A Louisiana man is free after spending nearly 25 years behind bars for a fatal shooting that he did not commit, according to the Innocence Project New Orleans.
The state moved to vacate the conviction of Cedric L. Dent, 47, on Monday for the murder of Anthony Milton. A judge dismissed the case, and the state will not retry it.
Dent embraced his mother and reunited with other family members after he was released from the Louisiana State Penitentiary on Monday.
“I was a working man. I was taking care of my family. All of the sudden things went wrong in my life, and they just took my life away from me. I was hurt. I was angry. It was unbelievable. I couldn’t believe it. I felt numb, and I couldn’t understand why this happened to me,” Dent told local news station WWL in an interview. “I got locked up when I was 23 and I’m 47 now. It took all my good years from me.”
Sometime around 10 p.m. on Sept. 2, 1997, Milton was shot in the back of the head as he walked through a parking lot in the St. Thomas Housing Projects with his cousin Jerry Hamilton.
Milton had just argued with his alleged shooter while in line at a nearby grocery store, according to Innocence Project New Orleans (IPNO). The shooter followed the men into the lot. The shooter was unknown and to Milton and his cousin. After the shot was fired, Hamilton looked at the shooter for a few seconds, before that person ran away, according to IPNO.
The lead detective heard rumors that Dent was a possible suspect and showed several photos of Dent to Hamilton. He identified Dent as the shooter and a warrant was issued for his arrest, according to IPNO.
Hamilton was the only witness to identify Dent as the shooter during the trial. He said he was sure Dent was the shooter and had a long opportunity to look at him before they were in the lot.
Dent, 23, at the time of his arrest, was at the movies on the night of the shooting, but his attorney never provided an alibi, according to IPNO. He was convicted of second-degree murder, but the verdict wasn't unanimous.
District Attorney Jason Williams’ office said in a statement that such a verdict would not be acceptable today under state and federal law, the Associated Press reported.
"After a thorough review of Mr. Dent's case, our office concluded that – like many convictions decided by non-unanimous jury – his guilty verdict stemmed from a trial that was unfair precisely because one of the twelve jurors had voted to acquit and because of constitutionally ineffective assistance from his defense attorney," the statement said. "The legal system failed Mr. Dent, and just as significantly, failed the victim of this crime and his family."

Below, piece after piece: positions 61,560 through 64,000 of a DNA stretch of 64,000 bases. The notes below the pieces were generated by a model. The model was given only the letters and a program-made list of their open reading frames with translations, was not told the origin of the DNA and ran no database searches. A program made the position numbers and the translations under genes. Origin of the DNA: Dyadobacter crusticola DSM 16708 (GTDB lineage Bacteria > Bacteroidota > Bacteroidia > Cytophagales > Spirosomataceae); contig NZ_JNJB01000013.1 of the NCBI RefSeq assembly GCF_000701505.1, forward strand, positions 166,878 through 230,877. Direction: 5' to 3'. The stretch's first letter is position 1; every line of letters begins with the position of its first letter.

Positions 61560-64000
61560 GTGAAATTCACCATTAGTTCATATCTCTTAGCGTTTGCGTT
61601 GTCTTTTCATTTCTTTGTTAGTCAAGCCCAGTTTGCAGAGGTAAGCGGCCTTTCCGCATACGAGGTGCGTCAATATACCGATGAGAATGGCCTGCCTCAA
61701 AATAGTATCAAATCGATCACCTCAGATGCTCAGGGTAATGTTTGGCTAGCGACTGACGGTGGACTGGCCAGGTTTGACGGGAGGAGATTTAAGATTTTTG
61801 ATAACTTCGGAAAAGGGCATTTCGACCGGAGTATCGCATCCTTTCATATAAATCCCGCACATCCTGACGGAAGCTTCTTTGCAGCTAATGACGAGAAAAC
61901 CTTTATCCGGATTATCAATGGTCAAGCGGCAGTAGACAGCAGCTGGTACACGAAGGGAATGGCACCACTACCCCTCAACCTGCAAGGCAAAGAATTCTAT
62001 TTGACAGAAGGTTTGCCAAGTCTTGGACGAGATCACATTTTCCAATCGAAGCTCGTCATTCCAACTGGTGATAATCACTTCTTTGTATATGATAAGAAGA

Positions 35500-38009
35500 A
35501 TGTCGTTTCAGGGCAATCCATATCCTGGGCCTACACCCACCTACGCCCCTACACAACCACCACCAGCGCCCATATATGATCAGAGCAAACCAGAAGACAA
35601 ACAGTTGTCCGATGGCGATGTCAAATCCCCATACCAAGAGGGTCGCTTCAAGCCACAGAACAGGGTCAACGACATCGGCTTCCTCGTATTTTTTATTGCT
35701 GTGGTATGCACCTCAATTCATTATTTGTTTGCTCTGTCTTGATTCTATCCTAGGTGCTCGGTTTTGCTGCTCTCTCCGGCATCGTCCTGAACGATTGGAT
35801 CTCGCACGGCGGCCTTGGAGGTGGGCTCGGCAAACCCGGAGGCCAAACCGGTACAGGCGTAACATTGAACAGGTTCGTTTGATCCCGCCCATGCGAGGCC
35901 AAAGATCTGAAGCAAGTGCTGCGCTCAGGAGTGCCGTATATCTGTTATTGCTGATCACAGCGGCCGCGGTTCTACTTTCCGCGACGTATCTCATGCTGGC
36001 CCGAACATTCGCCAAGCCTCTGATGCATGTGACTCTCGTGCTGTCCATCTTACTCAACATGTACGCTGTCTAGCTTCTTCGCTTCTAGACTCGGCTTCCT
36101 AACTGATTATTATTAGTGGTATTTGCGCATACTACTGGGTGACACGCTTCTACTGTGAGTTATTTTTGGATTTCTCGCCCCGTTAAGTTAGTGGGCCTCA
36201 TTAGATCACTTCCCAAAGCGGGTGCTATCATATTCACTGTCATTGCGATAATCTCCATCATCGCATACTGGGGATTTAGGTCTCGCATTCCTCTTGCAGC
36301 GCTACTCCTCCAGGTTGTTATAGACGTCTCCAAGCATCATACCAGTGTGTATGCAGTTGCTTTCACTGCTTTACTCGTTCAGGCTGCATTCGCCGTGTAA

The IPNO later discovered that the state had hidden documents, which included police notes of a witness identifying another suspect. Those documents also revealed that Hamilton’s initial description of the suspect did not match Dent.
He failed to mentioned Dent’s gold teeth. He gave at least six different versions of what he witnessed, but the jury never heard how his story changed, according to IPNO.
In May of this year, IPNO filed claims for post-conviction relief. The Promise of Justice Initiative also petitioned the court to overturn Dent’s conviction because the verdict was not unanimous.
"Cedric Dent is a victim of the failures of every system that was put in place to protect his rights as a person accused of a crime - a police department that did the bare minimum to investigate a serious crime; lawyers that didn't have the resources or the wherewithal to investigate his case; and a district attorney's office that concealed evidence that should have been turned over and would have helped Mr. Dent get the not guilty verdict he deserved at trial," Meredith Angelson, one of Dent’s lawyers, said in a statement released by IPNO.
Dent is the nephew of another man freed from prison by IPNO. Elvis Brooks was wrongfully imprisoned for armed robbery for 42 years. Brooks was released in 2019 after an IPNO investigation, which included fingerprint evidence and witnesses who said he was not the robber.
“The fact that two members of the same family were wrongfully convicted may sound like an extraordinary coincidence, but in fact it shows just how commonplace these horrific miscarriages of justice are in our criminal legal system. Mr. Brooks received the same unfair and dehumanizing treatment in 1977 that Mr. Dent did in 1997. The causes of wrongful convictions in our community are spread vast and rooted deep—today as they have always been,” IPNO Executive Director Jee Park said in a statement.